博客: Social Issues

Will Russia compete in the 2016 Summer Olympics?  For years, the largest country in the world has run the largest ever state-sponsored doping program to push its Olympic athletes to win.  Investigations have begun to reveal the extent and now the International Olympic Committee may ban all Russian athletes from the games. 

Should the IOC ban all Russian athletes?  What’s so bad about doping?  Athletes enhance their performance with training, equipment, coaches, and nutrition.  Why not allow athletes to enhance their performance with drugs?  How do officials detect doping and enforce bans?  Is there an acceptable level of doping?  How long has Russia been researching performance enhancing drugs and doping their athletes?  And how can I trace the timeline of the scandal for my summer school research paper?

Students can find news information beyond a Google search in two places: Opposing Viewpoints and Student Resources in Context.  Opposing Viewpoints offers arguments on both sides of many issues such as performance enhancing drugs.  Student Resources in Context offers access to a wide array of sources – articles, podcasts, news broadcasts, videos, reference books, websites, and even academic journals.  As you search, remember good research strategies like trying a variety of key words in your search, narrowing by date or type of resource, and looking for relevant subject headings.

Clues to climate change, from the Environmental Protection Agency

 

Want to show what climate change is doing to the planet? Here you go! While one drought or bad wildfire season does not mean that the world is going up in flames, here are some websites from teachers and scientists that will get you started and help your report stand out.

 

 

 

Big 3 -- all about climate

Learn about climate

http://scied.ucar.edu/climate
Climate information from the National Center for Atmospheric Research. This up-to-date educational site includes links to many stories about the climate.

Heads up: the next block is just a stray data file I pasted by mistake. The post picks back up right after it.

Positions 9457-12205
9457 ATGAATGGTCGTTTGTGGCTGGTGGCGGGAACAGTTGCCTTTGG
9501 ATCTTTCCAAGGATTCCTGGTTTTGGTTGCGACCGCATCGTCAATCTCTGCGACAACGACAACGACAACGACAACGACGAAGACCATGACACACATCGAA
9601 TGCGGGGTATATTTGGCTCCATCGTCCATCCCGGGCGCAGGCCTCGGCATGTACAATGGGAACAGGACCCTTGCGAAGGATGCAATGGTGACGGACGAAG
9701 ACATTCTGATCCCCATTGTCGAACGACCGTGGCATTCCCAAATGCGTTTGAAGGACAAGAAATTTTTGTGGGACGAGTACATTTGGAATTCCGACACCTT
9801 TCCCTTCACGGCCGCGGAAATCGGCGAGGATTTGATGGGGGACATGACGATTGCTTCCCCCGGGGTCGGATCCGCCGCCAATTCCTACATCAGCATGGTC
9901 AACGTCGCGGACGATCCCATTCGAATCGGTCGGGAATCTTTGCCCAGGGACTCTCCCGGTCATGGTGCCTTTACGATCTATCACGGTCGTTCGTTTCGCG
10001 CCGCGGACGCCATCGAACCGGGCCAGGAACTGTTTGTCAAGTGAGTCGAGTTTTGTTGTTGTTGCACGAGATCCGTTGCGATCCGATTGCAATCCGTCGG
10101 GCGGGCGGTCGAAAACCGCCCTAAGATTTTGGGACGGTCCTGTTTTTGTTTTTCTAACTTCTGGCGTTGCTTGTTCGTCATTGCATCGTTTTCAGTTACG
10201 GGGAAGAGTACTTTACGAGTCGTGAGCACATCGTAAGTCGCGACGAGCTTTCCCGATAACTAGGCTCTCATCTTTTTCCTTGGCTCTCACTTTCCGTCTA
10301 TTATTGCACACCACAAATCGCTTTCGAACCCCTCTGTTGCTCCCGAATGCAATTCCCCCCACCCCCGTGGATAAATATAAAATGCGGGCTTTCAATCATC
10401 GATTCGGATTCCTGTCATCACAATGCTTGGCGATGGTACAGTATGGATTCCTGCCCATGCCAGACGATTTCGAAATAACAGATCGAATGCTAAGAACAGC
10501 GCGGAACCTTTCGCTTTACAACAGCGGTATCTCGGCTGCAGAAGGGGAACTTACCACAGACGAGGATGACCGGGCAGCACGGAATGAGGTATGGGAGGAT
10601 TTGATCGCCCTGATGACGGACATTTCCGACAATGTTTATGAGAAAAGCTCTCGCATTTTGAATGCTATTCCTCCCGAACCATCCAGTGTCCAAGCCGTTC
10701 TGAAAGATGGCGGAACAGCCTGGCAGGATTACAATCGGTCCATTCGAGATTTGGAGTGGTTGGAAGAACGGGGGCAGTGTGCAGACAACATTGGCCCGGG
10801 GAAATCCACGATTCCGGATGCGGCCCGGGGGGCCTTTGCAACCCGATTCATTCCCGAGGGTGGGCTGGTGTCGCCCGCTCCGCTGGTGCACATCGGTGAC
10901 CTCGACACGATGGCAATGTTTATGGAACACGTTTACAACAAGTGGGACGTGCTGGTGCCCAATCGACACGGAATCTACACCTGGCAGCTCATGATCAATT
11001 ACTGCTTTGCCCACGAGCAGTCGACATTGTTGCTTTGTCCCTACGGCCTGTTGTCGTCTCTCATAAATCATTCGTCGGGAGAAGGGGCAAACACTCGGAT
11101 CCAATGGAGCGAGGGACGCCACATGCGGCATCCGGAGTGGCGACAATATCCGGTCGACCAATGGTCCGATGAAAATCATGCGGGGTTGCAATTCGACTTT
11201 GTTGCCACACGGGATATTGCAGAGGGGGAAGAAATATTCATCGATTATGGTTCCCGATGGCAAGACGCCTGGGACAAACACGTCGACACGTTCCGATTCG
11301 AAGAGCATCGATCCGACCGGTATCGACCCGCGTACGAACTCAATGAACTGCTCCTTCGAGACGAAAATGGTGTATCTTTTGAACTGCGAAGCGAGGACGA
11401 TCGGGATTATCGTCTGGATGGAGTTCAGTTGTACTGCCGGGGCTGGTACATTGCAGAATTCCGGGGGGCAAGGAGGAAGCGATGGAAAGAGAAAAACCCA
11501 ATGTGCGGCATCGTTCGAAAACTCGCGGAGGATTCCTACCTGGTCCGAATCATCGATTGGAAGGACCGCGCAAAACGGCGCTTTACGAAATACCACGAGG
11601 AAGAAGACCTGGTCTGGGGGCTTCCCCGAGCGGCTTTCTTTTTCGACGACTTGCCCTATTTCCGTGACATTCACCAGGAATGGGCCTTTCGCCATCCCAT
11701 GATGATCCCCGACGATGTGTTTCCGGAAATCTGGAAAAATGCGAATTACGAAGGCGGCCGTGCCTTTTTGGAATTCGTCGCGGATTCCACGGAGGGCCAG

Impacts of climate change

http://www3.epa.gov/climatechange/kids/impacts/index.html
See the Impacts of climate change at this page from the Environmental Protection Agency.

Effects of climate change from NASA

http://climate.nasa.gov/effects/
NASA scientists describe consequences of climate change, including more droughts and heat waves, stronger hurricanes, and rising sea levels.


Did you know?
The world's oceans are warmer now than at any time in the last 50 years.
Source: Environmental Protection Agency  http://www3.epa.gov/climatechange/kids/impacts/index.html


3 more -- frequent questions

How hot is it getting?

Climate monitoring from the NOAA temperature monitoring site
http://www.ncdc.noaa.gov/climate-monitoring/ , including worldwide data, as well as data from the United States.

Is the ice really melting?

Snow, ice and climate change from the National Snow and Ice Data Center
http://nsidc.org/cryosphere/climate-change.html

What about the endangered species?

Biodiversity as an Indicator of Global Climate Change, from Exploring the Environment from Wheeling Jesuit University.
http://ete.cet.edu/gcc/?/biodiversity_teacher_pages/
This page was designed for teachers, but has information and links about endangered species.

 


News Flash!

2015 is likely to be the warmest year on record.
Source: World Meteorological Organization https://www.wmo.int/media/content/wmo-2015-likely-be-warmest-record-2011-2015-warmest-five-year-period


You can also consult a database like Today’s Science. You will need your library card number and PIN to login from home. Click on the Topic Index at the top of the page, which contains a wide range of headings, or you can use the search bar. This database, from Facts on File, is for high school and older students. 

Remember, if you need help, you can ask a librarian online, or at your neighborhood library.